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Sustainability at the Baftas: the future of fast fashion in the film industry

ByAilsa Nixon

Feb 14, 2020

At this time of year, the array of sensational red carpet looks is enough to excite anyone with even the faintest interest in fashion. The influence of award ceremony style has become as such, where celebrities are just as likely to be remembered for their outfits, as they are for their accolades.

But this year, in an effort to promote sustainability, Bafta encouraged guests to either re-wear something they already owned or to hire an ensemble, instead of buying something new. Sustainable fashion guides were created by the London College of Fashion, in order to help with this.

A spokesperson for Bafta explained: “Sustainability is very important to Bafta, and we’re doing more than ever before… Where sustainable choices are unable to be made, Bafta is offsetting, as well as giving guests the tools to offset their own travel and make sustainable fashion choices.”

The changes come after it was revealed that the fashion industry produces approximately 1.2 billion tonnes of carbon emissions, more than all international flights and maritime shipping combined. Furthermore, a report by the Ellen MacArthur Foundation claimed the amount of clothing bought has doubled in fifteen years, but the number of times an item is worn has fallen by 20%. It is clear that the industry has to do something; but was the sustainable awards ceremony a success?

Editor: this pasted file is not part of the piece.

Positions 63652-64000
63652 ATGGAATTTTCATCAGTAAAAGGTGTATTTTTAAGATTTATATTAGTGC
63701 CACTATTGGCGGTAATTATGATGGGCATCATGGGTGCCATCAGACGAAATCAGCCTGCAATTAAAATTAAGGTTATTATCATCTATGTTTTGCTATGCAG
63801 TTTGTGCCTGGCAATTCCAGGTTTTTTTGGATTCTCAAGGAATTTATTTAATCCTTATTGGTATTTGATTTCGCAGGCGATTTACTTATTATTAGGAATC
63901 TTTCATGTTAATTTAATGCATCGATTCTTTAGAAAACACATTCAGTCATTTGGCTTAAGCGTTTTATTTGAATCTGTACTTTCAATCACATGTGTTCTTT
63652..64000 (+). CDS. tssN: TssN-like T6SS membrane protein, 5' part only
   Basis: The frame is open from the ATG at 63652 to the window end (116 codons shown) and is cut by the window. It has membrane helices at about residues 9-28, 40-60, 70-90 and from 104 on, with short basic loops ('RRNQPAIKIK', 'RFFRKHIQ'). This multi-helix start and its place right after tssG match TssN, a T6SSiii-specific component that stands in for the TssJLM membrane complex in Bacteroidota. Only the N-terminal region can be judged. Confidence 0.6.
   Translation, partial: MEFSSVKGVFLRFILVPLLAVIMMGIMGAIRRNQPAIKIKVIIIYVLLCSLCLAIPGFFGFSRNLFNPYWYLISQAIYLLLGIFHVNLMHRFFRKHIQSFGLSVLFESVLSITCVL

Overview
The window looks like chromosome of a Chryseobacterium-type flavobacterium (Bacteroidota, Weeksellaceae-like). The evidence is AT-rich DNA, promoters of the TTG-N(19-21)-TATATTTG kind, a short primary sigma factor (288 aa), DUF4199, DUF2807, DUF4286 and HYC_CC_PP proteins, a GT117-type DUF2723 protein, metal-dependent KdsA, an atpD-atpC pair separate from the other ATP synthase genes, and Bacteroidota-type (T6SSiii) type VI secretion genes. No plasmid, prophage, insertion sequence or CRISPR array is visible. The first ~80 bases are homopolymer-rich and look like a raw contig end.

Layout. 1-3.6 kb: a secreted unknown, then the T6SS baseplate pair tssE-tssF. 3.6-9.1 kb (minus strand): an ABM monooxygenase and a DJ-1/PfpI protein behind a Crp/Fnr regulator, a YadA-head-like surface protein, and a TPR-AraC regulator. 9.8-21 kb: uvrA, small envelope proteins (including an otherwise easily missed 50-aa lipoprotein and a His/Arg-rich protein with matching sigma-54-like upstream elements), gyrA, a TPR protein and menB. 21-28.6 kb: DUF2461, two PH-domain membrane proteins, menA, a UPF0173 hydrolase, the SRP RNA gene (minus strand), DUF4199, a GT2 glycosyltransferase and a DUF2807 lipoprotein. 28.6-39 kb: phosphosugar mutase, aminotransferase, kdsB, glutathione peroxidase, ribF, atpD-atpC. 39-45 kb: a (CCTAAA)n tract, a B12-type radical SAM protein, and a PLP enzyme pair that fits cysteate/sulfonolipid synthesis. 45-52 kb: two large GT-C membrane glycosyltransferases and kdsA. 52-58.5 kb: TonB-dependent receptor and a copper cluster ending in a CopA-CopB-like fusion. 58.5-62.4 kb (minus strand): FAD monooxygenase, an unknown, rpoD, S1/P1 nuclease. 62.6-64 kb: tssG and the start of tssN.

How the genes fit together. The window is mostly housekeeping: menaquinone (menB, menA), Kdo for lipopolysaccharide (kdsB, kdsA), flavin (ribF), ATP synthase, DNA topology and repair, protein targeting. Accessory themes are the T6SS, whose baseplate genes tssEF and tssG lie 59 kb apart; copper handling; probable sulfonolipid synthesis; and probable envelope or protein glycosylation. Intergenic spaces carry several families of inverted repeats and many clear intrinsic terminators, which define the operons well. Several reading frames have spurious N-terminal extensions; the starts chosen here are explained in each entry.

Some celebrities did jump on board, with the Duchess of Cambridge donning an Alexander McQueen dress she first wore in 2012. The Duchess’s outfit repeat has been celebrated on several Best Dressed lists, proving that the right dress has the power to make a statement on more than one occasion. Additionally, Joker star Joaquin Phoenix announced that he would be wearing the same suit to every awards show this year, in a bid to reduce waste. The actor first attended the Golden Globe Awards wearing a custom-made tuxedo by Stella McCartney and has sported it for every ceremony since.

TV presenter Laura Whitmore also supported the decision, sharing her delight in an Instagram post: “This year @Bafta film awards are going carbon neutral. They’ve also asked for everyone to wear something they already own! Love this idea.” However, the Love Island host did go on to add that all of her award ceremony looks “were all worn and loved again by other people.”This is typical of red carpet fashion. After gowns have graced the red carpet, their wearers usually return them to their designers, who collect them for their archives. Where this isn’t the case, garments are normally resold or reused. It is rare that red carpet fashion is discarded, suggesting that this section of the industry is already relatively sustainable.

This could explain why, despite the recommendations, many celebrities stuck to their regular red carpet routine; pulling fashion from recent couture and the pre-fall collections. Perhaps they saw no issue with the way things normally work; or, perhaps, Bafta simply issued the advice too late for them to come on board?

With designers like Stella McCartney pioneering ethical materials for their new lines, and models like Jade Mcsorley setting up swap-shops, in response to the vast amount of clothing they come into contact with on a daily basis, it would appear that Bafta is far from the only organisation attempting to move towards sustainability.

There does seem to be substantial evidence that the fashion industry is changing; sustainable materials are beginning to be prioritised and re-wearing of garments is being encouraged. Although Bafta may not have had the sustainable impact they aimed to, it was definitely a step in the right direction. In our age of manic consumption, seeing the stars we look up to embracing a new form of fashion, could be revolutionary; if Kate can rock an outfit repeat, maybe we can too.

Image: Hyrabould via en.wikipedia.org